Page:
Sunday, July 21, 2013

In the Arena 1

I started Richard Nixon's In the Arena: A Memoir of Victory, Defeat and Renewal.  In this post, I'd like to highlight something that Nixon says on pages 32-33:

"I also relied on support from my friends.  When you win from politics, you hear from everyone.  When you lose, you hear from your friends.  After Watergate, it was a miracle that I had as many as I did.  Some came to see me, some called me on the telephone, others wrote encouraging letters.  As good friends, they did not dwell on the tragedy of the past.  Thankfully, they did not express sympathy, for the only thing worse than self-pity is to be the object of pity from others.  They talked only about the good times we had shared in the past and the even better times we could hope to share in the future.  And finally, the mail----the letters from tens of thousands of people from all over the country and the world, most of whom I had never met----played an indispensable role in bucking up my spirits during a difficult time.  I was, of course, unable to read and answer them all.  But it was heartwarming to know that while there was no longer a silent majority, at least the minority which was left was not silent."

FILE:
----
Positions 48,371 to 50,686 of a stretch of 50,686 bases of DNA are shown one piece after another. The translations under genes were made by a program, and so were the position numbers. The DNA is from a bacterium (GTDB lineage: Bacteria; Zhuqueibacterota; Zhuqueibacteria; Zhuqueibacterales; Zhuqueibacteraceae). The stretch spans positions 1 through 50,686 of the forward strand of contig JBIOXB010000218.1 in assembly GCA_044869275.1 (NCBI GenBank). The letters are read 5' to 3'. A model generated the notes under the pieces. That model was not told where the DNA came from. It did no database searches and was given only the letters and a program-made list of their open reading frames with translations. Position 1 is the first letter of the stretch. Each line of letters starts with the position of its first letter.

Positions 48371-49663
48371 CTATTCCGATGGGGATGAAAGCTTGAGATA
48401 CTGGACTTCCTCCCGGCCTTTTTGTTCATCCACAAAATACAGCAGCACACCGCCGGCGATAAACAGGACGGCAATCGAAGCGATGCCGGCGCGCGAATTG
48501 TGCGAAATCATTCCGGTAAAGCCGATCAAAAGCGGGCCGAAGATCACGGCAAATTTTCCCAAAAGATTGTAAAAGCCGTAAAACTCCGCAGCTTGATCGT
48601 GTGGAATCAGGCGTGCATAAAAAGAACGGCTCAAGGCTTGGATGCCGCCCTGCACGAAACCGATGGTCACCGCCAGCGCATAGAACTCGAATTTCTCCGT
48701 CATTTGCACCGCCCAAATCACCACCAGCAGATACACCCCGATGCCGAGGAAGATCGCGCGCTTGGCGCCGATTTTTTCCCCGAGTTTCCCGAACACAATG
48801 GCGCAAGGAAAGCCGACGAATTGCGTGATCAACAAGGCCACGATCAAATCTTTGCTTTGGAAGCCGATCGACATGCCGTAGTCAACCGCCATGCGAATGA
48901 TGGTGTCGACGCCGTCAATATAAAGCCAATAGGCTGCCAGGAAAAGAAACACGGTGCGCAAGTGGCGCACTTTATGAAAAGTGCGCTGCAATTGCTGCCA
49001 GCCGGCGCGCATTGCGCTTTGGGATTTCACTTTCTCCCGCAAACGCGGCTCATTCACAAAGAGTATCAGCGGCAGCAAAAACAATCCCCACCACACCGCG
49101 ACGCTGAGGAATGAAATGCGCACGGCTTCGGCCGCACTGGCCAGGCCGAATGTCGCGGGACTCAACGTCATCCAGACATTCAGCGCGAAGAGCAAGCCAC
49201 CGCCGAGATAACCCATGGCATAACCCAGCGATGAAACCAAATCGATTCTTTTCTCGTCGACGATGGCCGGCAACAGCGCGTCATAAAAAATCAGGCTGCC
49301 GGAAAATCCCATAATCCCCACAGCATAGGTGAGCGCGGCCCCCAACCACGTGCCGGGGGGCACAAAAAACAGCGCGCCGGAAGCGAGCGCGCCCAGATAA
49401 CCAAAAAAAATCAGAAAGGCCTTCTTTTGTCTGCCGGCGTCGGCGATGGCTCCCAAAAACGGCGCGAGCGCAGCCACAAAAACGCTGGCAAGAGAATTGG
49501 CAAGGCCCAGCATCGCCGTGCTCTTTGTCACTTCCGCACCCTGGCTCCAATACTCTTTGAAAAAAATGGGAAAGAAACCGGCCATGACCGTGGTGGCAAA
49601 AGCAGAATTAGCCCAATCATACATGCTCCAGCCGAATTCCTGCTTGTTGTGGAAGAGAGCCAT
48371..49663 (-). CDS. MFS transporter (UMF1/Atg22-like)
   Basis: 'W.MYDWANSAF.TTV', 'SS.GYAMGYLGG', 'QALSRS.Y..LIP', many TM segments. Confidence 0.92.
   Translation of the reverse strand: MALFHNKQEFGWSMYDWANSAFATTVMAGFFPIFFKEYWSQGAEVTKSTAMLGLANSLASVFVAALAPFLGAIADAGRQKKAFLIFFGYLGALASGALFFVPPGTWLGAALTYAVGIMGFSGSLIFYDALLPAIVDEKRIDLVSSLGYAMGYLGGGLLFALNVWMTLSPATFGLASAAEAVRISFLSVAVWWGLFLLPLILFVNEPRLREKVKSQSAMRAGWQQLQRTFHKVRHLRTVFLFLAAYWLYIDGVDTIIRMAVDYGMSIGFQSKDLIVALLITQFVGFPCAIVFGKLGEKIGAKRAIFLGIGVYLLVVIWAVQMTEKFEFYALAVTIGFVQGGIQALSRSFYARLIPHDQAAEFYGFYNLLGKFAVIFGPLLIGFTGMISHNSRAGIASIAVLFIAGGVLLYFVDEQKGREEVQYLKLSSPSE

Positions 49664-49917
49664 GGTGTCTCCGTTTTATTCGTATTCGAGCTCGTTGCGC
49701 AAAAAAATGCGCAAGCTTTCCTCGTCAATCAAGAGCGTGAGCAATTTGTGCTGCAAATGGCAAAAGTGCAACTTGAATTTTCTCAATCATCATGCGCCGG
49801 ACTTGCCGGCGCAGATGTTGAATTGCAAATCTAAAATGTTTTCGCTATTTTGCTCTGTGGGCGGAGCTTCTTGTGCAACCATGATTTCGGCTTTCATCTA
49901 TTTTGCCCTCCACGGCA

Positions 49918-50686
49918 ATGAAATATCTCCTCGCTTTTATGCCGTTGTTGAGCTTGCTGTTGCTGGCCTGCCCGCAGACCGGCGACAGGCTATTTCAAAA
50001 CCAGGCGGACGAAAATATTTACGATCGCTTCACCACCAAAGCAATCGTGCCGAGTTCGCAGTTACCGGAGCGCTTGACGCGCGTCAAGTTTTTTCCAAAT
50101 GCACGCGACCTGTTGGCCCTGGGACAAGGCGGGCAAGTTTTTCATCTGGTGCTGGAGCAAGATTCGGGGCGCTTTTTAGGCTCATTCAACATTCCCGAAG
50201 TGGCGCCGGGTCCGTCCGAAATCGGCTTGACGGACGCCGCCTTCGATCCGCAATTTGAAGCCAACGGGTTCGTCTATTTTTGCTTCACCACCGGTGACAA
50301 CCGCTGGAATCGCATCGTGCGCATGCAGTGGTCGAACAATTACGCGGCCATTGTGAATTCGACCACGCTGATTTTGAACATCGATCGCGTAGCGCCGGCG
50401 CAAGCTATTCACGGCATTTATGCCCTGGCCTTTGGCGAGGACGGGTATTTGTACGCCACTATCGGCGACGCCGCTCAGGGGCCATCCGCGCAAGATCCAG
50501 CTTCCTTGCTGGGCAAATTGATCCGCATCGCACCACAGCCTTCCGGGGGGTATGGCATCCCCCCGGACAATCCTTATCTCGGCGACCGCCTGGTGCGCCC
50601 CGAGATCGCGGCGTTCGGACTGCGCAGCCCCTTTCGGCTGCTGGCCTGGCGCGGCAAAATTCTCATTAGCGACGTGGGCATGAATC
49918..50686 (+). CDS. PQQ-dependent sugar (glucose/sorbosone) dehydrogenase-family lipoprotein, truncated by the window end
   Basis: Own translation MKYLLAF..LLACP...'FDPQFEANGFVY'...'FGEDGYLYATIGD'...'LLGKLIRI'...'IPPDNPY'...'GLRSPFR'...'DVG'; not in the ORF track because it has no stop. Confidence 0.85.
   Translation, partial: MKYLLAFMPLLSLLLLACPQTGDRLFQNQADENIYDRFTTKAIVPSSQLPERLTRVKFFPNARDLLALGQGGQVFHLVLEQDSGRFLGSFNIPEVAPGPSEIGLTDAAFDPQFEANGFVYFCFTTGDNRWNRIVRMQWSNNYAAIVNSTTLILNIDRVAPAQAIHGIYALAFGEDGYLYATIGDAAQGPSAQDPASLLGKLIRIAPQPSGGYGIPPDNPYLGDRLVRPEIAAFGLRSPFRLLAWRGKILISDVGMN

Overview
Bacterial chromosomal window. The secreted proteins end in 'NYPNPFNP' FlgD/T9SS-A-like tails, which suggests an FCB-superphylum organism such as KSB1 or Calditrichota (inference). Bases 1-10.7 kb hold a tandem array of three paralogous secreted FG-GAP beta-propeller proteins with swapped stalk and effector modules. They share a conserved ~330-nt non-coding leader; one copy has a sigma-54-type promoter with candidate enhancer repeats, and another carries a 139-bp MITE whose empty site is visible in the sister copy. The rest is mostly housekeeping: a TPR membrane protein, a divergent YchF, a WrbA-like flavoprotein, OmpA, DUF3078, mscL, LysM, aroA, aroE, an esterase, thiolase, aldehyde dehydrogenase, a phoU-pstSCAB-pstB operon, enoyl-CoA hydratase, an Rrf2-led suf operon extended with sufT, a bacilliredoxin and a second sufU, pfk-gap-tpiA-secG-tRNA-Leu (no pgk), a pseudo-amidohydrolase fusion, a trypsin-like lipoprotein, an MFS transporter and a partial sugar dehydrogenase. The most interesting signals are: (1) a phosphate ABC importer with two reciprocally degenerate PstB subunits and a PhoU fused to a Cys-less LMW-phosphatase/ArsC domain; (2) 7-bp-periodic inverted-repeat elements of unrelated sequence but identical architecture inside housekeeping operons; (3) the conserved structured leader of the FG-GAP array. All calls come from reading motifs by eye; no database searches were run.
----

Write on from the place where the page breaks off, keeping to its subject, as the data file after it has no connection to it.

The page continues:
I identified with what Nixon said about not liking to be the object of pity from others.  That passage reminded me of something that Nixon said on page 36 of another book that he wrote, Leaders:

"I saw Churchill for the last time in 1958 when I went to London for the dedication of the memorial to the American dead in World War II at St. Paul's Cathedral.  I hesitated to ask for an appointment with Churchill because I knew he had not been well.  But his aide felt that it would be good for him to talk to someone about problems other than his own physical condition.  I had learned long before never to ask a sick man how he feels, because he may tell you.  But many, and this is especially true of leaders, want to talk about the world rather than about themselves.  When I called on John Foster Dulles in his last months when he was dying of cancer at Walter Reed Hospital, I always asked him for his opinions on current foreign policy problems rather than dwelling on how he was feeling.  Mrs. Dulles, his nurse, and his secretary all told me that my visits gave him an enormous boost because they lifted him out of his own desperate troubles."

Speaking for myself, I don't have a great problem with people feeling sorry for me.  Of course I want for people to care about me and whatever I'm going through!  But I usually don't like for people to express their pity or sympathy for me within a social situation.  That may be because I find that to be depressing, or I'm not sure how exactly to respond.  When I am down, I often prefer to discuss topics----such as politics or TV shows----rather than to have to listen to people's sympathy.

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